To create real workplace diversity and equality, dialogues and champions are key, said panelists at the Women’s Tech Council Talent Innovation Summit Tuesday.
While there are many reasons for companies to strive for diversity in the workplace, one is something that virtually every business is always working towards: the bottom line.
“We don’t think about gender because it’s gender—we think about gender in terms of teams,” said Cydni Tetro, co-founder and executive director of the Women’s Tech Council. “There are massive numbers of studies that will tell you teams perform better financially when they have women on that, and they’ve tracked that for many years.”
The Women’s Tech Council has been working to deepen the research and knowledge base on the need for gender diversity in the workplace through collecting data on economic surveys, and publish case studies in partnership with the University of Utah. The group is also outlining benchmarks of what strides it would like to see implemented, as well as driving the adoption of inclusion as a component of culture.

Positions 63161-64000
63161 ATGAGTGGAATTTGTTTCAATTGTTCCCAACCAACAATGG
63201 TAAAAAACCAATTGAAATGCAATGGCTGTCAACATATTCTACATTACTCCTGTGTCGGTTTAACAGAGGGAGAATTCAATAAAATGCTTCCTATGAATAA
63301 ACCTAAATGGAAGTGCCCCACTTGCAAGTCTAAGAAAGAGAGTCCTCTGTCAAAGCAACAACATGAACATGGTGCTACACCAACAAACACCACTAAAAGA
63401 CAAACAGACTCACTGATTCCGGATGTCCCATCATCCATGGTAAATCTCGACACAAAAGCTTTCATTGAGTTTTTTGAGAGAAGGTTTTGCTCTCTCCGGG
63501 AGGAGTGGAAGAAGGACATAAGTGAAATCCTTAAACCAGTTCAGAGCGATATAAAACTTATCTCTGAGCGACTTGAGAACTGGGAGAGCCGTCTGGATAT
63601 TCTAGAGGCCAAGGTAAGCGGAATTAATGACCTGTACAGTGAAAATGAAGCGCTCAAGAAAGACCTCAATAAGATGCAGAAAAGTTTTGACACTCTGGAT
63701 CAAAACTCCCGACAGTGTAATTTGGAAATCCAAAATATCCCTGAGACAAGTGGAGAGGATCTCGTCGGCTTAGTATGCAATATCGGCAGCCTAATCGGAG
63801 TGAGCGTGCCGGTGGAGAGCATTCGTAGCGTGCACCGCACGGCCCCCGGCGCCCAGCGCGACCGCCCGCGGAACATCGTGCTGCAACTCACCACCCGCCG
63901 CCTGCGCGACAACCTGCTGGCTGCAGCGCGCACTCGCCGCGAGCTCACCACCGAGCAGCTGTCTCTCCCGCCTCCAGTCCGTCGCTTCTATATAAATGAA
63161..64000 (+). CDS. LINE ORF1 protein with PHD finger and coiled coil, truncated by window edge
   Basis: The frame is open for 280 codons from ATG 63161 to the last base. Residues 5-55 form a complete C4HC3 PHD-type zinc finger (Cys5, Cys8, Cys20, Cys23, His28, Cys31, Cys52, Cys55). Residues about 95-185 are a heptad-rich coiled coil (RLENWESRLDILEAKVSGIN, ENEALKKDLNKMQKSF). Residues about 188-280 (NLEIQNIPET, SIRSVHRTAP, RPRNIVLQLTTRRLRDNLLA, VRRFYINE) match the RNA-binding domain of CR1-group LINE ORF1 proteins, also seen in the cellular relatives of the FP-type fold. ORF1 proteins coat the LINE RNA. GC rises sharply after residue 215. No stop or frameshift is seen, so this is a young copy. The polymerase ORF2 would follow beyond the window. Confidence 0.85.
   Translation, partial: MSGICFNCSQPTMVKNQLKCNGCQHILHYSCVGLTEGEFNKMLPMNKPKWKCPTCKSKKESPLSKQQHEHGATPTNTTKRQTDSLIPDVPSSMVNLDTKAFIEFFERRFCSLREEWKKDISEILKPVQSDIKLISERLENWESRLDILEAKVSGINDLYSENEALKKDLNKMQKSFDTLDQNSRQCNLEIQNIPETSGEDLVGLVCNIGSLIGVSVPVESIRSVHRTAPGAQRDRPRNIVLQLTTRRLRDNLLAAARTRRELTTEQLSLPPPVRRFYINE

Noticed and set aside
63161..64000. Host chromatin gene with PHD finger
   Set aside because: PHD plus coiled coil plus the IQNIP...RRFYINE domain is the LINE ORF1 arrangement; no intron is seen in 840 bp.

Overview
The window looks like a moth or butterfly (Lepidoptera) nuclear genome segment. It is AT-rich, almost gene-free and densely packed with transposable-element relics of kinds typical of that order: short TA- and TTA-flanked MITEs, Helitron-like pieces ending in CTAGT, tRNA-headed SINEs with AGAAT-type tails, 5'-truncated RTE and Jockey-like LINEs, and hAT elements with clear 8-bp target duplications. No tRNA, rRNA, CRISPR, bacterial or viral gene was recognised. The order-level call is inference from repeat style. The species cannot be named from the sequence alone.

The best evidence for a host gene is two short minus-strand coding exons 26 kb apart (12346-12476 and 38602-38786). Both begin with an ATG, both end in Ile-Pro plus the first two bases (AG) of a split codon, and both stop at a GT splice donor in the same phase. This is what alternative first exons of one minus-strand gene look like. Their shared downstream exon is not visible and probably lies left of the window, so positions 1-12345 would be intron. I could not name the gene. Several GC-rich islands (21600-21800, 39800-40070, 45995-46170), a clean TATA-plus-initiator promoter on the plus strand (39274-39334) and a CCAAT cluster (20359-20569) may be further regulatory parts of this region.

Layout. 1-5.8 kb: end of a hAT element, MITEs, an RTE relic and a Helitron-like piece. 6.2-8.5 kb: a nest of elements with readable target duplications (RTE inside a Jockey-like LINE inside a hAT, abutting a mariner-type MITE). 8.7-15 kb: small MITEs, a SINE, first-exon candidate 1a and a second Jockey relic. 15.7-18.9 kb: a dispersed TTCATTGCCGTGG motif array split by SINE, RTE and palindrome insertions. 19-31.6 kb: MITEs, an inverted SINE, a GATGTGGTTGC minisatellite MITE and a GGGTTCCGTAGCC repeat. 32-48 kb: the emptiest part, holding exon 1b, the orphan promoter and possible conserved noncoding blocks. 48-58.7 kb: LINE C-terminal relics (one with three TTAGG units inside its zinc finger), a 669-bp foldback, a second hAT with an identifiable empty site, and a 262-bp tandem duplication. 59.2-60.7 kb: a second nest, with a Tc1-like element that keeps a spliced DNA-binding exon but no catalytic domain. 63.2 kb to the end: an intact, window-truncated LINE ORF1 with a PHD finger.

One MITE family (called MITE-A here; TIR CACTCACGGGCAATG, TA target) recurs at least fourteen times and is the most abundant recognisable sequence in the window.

However, looking at diversity as an issue to that needs to only appear solved—having a token female executive, for example—is going about it the wrong way, said Julie Simmons, vice president of education for the Women’s Tech Council.
“If diversity issues are thought of as a standalone rather than a culture issue, we know there’s a problem. It can’t be women verses men—it has to be inclusive,” she said.
Denise Leleux, a member of the group’s advisory board, agreed, and said the group has been working with companies that have shown strong examples of promoting a company culture that supports diversity.
“Inclusion should be the program, and diversity should be the result,” she said.
By Lisa Christensen, Utah Business